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EPISODE 22: Shoulder Impingement - Understanding the "Pinch" and Its Impact

Updated: Oct 3, 2023


Can you wave your hands in air like you just don't care? Raise the roof? Or are you really "unsure" because you are you limited by SHOULDER Im"PINCH"ment ? Lol. 90's babies will understand that last one :)


If you can't raise your arm pain free and without tightness at your end ranges you might be suffering from a general term we call shoulder impingement. Shoulder impingement occurs when structures in the shoulder get compressed with overhead movement. This feels like a "tight, painful, or pinchy" feeling when we reach overhead.


Shoulder impingement is one of the most common injuries we see at Physical Therapy San Pedro. It comes on slowly overtime and often rears it's ugly head in the overhead athlete, the weekend warrior and in the weightlifting community. It puts a real damper on our ability to enjoy our sports or just complete daily life tasks.


You might be asking....well how exactly is Shoulder Impingement caused? Most of the time, shoulder impingement is caused by an irritated, inflamed or over-worked shoulder that has resulted in a muscle imbalance. The space in the shoulder gets restricted and the structures get compressed. Things in the shoulder stop working well together at the end of the range of the overhead motion it will feel "pinchy."


Let's take a look at the anatomy to get a better understanding.

Shoulder Complex Anatomy

The shoulder complex is made up of 3 joints:

1. The Glenohumeral Joint

2. The Scapulo Thoracic Joint

3. The AC Joint (Acromio-Clavicular)


The space in the shoulder is very limited. The rotator cuff tendons and the pectoralis muscles attach in this space. There are ligaments, arteries/veins, nerves and a bursa. When anything is irritated or impaired in this region swelling can occur making the space smaller. These structured can get squeezed pretty quickly.




Posture and Strength play huge roles in shoulder health.


Posture: The way we carry our bodies sets a shoulder posture that can either promote stability and balance for optimal function OR it can set the stage for overuse and impingement. The most common postural deviation we see is an excessively rounded upper back leading to forward shoulder and forward head. This type of posture deactivates many important muscles that stabilize the shoulder from the back, promotes overuse in the front, and closes down that AC Joint that creates shoulder tendon pain & pinching.


Strength: 2 sets of muscles play a role in proper function of the shoulder.

1. THE ROTATOR CUFF: 4 muscles that function as:

  • Stabilizers by hugging the ball of the shoulder tightly onto its tiny socket & keeping the shoulder centered on its axis.

  • Mobilizers by assisting with elevation and rotation of the shoulder.

2. SCAPULAR MUSCLES: all the muscles that attach to the scapula from the spine or ribcage that provide a the stable base for the shoulder to move off of and also assist with rotation of the scapula for assistance in end range shoulder motion.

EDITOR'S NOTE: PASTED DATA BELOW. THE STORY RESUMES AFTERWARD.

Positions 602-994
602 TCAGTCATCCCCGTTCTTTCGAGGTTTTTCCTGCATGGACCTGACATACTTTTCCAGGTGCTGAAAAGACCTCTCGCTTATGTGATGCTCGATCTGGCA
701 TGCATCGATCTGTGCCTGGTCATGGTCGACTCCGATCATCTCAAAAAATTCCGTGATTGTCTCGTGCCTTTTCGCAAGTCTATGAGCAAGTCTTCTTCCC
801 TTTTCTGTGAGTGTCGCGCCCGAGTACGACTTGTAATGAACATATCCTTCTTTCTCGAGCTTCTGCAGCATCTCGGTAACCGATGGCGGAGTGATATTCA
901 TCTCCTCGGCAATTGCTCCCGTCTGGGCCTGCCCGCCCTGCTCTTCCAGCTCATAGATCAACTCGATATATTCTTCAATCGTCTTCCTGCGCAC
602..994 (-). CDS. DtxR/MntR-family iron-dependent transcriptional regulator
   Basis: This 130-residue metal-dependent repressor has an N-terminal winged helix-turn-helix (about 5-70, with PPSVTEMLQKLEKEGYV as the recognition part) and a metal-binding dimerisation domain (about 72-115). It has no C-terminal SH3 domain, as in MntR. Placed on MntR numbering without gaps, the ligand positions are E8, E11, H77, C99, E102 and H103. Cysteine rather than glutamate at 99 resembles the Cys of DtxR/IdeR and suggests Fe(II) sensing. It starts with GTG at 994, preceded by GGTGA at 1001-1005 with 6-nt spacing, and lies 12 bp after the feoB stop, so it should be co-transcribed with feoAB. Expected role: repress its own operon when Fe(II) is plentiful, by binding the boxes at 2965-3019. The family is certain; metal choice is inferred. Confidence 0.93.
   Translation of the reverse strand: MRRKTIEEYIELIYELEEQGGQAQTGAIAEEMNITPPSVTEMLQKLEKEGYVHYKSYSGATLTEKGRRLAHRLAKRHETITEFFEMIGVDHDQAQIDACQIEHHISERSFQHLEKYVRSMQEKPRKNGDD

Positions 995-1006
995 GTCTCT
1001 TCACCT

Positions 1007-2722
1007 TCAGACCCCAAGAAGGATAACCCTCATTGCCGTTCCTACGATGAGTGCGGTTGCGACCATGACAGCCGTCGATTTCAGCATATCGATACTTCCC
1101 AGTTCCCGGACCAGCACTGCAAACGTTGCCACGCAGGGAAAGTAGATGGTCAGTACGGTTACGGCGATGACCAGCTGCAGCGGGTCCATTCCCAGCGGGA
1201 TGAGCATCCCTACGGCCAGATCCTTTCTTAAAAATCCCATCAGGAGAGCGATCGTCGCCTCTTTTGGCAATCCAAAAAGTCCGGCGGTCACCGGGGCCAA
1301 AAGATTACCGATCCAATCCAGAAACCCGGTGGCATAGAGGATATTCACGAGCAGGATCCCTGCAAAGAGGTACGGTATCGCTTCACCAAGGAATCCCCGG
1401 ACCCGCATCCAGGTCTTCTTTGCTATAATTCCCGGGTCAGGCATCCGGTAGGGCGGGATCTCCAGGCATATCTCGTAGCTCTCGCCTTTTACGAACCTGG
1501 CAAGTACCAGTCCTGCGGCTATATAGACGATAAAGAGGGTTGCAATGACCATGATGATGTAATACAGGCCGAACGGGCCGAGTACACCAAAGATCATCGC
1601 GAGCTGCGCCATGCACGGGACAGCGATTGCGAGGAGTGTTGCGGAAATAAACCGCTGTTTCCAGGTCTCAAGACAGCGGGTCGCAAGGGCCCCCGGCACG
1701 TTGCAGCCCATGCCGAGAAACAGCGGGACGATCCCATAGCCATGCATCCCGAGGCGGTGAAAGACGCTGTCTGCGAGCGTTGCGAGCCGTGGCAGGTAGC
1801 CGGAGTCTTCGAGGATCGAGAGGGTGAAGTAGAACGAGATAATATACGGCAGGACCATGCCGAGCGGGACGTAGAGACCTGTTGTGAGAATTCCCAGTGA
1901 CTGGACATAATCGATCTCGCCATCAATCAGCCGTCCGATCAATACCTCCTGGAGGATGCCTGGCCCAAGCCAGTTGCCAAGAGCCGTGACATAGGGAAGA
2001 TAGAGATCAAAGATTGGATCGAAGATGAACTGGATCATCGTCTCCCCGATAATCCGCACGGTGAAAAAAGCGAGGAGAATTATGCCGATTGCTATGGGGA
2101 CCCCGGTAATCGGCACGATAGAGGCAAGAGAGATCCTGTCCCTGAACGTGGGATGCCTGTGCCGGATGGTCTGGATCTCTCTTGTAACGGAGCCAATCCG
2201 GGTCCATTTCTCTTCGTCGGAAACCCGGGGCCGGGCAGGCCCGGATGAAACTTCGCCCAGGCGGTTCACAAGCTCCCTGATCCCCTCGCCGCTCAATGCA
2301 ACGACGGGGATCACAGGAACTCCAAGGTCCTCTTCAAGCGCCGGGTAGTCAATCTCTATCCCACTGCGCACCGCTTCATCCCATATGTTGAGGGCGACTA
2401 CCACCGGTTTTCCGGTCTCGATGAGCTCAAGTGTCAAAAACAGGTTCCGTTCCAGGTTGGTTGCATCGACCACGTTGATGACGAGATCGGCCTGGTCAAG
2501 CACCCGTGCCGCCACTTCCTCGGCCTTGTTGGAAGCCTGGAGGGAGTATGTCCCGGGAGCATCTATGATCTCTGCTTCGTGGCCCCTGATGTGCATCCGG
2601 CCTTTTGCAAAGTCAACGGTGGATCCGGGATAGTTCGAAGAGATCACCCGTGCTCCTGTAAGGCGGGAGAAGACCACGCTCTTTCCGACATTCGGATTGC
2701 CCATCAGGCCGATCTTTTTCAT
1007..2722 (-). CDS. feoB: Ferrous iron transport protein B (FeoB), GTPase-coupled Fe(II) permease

When we have good posture and good strength of in these muscle groups, the shoulder moves smoothly and powerfully for throwing, pressing, tumbling, shooting, spiking, etc. When our posture and strength is inadequate, the result overtime can be shoulder impingement. Shoulder Impingement if not treated appropriately can result in tears of the Supraspinatus Tendon or the Biceps Longhead Tendon. The goal is to get help and address the problems in the shoulder before things get worse!


What are some things you can do?!

Fix your posture! Promote a healing environment for your shoulder tendons giving them space. Sitting erect with a proud chest, engaged upper back, and relaxed neck gives the necessary space to our AC joint. Get off your phone! Takes breaks at your computer. Prolonged positions create fatigue in the body and promote poor posture.

Deload or Rest Aggravated Structures: If you keep performing the irritating movement, it can make it very difficult to heal. Try using a lighter weight or a shorter range to see if it is pain-free. We are big fans of continuing to move but not at the cost of delayed healing. Lighter pain-free movement can keep up flexibility and bring blood flow to the affected tissues. This also gives a chance to work on the ideas in the next section...

Rebuild & Reload: When your shoulder is not longer painful and irritated begin controlled loading in the biceps and supraspinatus muscles with progression back to overhead work. Progress your overhead movements slowly while keeping rotator cuff and upper back strengthening part of your training.

Balance the Body. Don't work your shoulders and chest and neglect your upper back. Make sure you check in with your mobility & flexibility and prep the shoulder to do the movements you are asking it to do. The shoulder relies on a good balance. This means that work needs to be put in to improve the flexibility and strength so that the shoulder can work optimally.

Get Help: As always if you are making the changes highlighted above and not seeing the desired results, do not wait, go get help! Find a good physical therapist that can screen you and figure out your individual needs. No two bodies have been on the same journey. The tips above are general and can help get you on the right path but the quickest recovery always comes with an individualized approach for your body, your level of activity, & your goals.


Questions? Comments ? Concerns? Reach out to us! Need some help? We got you.


Check out our IG, FB, YELP, Google, website for more info or to get scheduled for an in person or virtual session.


Love...The PTSP Team

Dr. Brown, Dr. Bay, Dr. Daisuke, & Kristin

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